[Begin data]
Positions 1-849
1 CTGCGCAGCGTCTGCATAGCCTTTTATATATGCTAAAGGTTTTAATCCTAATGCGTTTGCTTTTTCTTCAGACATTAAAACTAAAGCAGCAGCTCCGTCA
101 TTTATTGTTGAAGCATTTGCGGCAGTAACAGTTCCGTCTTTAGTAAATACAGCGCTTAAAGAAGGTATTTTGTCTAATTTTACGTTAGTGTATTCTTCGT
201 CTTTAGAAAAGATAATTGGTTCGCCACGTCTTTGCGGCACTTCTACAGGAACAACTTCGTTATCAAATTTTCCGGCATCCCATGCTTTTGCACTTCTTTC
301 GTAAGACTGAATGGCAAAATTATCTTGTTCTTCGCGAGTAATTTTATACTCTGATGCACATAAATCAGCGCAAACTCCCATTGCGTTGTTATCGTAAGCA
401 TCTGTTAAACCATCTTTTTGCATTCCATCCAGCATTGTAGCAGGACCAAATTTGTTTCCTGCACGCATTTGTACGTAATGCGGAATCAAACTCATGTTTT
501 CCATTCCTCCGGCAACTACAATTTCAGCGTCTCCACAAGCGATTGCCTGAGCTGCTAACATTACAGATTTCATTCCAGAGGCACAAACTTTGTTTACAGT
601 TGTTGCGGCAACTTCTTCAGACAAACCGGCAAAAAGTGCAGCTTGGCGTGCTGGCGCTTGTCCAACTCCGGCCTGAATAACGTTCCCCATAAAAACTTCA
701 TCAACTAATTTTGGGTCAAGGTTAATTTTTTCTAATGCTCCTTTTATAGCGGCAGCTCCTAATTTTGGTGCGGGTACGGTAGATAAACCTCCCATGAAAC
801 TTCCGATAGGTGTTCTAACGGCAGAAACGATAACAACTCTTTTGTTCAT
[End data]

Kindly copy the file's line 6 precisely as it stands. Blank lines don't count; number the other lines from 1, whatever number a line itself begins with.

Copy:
401 TCTGTTAAACCATCTTTTTGCATTCCATCCAGCATTGTAGCAGGACCAAATTTGTTTCCTGCACGCATTTGTACGTAATGCGGAATCAAACTCATGTTTT